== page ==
Yasiel Puig has been nothing short of incredible in his first month in the majors, but how will he perform the rest of the season?
The Dodgers are surging. In its last 14 games, the team has pulled out 10 victories and seems to have shaken all of its early-season troubles.
Recent victories and the continued fascinating performance of rookie Cuban outfielder Yasiel Puig have elevated the Dodgers and finally lifted them out of last place, where they had been pitted for nearly two months.
And yet with all the exuberance and prosperity, there is something intangible about this team that still concerns even the most loyal fan.
The underperforming Matt Kemp. The struggling bullpen. The still-peculiar chemistry of an All-Star lineup. These are just a few of the fishy-smelling components of the Dodgers’ recent surge.
And yet, they are winning.
As the Dodgers wrap up the first half of the season, here are some predictions for what to expect in the second half.
The Dodgers have struggled to reap any momentum this season, rarely registering significant winning streaks, but they picked an ideal time to begin building momentum: right before the All-Star break.
While the team had only garnered a maximum winning streak of three games prior to June, the Blue Crew finally got rolling with a six-game winning streak at the end of June, sweeping its intraleague rivals, the San Francisco Giants, in the process.
With the bulk of their star players back healthy and thriving—barring Matt Kemp, who still hasn’t found his swing in the 2013 season—the Dodgers will keep that momentum going into the All-Star break and beyond.
Although the team has had a treacherous season to this point and is still low in the National League West standings, it nevertheless sits 2.5 games out of first place.
Better yet, the Dodgers will exclusively play intraleague rivals (at Colorado, at San Francisco, at Arizona, Colorado) in their concluding 12 games heading into the All-Star break, which presents them with a prime opportunity to gain ground in the divisional standings.
If the Blue Crew can’t manage to capitalize on that opportunity in July, it will then be dealt another golden chance in August, when it faces the Cubs, Marlins, Rays, Mets, Phillies, and Padres for a total of 22 games.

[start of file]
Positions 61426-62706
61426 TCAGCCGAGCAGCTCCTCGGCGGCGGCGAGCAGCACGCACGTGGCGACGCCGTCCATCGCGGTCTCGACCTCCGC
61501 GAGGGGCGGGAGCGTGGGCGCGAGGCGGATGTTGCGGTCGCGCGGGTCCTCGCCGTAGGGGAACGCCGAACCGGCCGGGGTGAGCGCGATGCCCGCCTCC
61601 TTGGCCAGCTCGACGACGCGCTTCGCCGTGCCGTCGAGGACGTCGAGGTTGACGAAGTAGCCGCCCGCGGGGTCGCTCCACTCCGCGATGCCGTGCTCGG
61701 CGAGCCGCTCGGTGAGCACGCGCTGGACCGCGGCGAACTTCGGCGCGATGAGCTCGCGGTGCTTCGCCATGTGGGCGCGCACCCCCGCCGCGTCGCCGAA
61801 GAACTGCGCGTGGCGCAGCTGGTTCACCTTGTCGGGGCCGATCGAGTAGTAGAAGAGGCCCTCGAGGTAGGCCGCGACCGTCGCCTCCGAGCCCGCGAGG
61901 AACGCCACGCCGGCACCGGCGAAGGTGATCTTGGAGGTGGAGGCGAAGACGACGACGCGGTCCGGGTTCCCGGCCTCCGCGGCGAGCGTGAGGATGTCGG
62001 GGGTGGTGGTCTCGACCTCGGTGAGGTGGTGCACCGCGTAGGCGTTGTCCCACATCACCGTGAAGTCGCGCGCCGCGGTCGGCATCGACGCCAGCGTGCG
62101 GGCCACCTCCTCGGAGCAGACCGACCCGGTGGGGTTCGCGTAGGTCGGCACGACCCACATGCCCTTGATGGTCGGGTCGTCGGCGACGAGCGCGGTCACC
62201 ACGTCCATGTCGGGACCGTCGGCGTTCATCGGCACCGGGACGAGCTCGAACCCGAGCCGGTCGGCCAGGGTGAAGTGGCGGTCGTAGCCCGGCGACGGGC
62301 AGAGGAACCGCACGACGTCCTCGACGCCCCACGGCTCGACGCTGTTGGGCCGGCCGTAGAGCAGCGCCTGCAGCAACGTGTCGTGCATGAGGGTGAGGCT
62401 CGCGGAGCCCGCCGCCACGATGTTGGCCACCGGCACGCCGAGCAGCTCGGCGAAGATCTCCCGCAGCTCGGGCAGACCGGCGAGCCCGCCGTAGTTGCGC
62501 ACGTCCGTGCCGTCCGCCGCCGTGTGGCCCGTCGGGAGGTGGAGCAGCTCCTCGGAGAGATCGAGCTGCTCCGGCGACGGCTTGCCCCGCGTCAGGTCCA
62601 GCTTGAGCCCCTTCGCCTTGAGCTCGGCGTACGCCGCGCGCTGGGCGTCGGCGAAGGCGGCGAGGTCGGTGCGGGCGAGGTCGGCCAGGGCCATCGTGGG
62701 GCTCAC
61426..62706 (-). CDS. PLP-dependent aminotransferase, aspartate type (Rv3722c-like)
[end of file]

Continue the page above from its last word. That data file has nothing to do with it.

One of the underlying storylines to the Dodgers dramatic 2013 season has been the substandard performance of superstar outfielder Matt Kemp.
Kemp simply has not been the same this season, not only evidenced by his paltry power numbers (2 HR 18 RBI) but also by his approach at the plate, characterized by a lack of confidence and subpar plate discipline.
Although the dynamics of Kemp’s situation have been altered by the shoulder surgery he had in the offseason, there is a promising pattern in his career that suggests that he will be streaking again very soon.
In his six full seasons in the major leagues, Kemp’s best months, in terms of batting average and on-base percentage, are April and July.
Even in an abridged season due to injury in 2012, Kemp’s best months were April and July and he posted one of the best Julys of his career with a .355 batting average and .380 on-base percentage.
With a hamstring injury and potential lingering effects of his shoulder surgery rehabilitation hampering his success this season, Kemp hasn’t had any good months to speak of this season, but that will change.
As July continues and he has a few days off over the All-Star break, the 28-year-old centerfielder will have a chance to further rehab his hamstring and also get to catch up on the weightlifting he had to forego because of his recovering shoulder.
Nearly back to full strength by the All-Star break, Kemp will start streaking in July and will be back to his superior form after the break.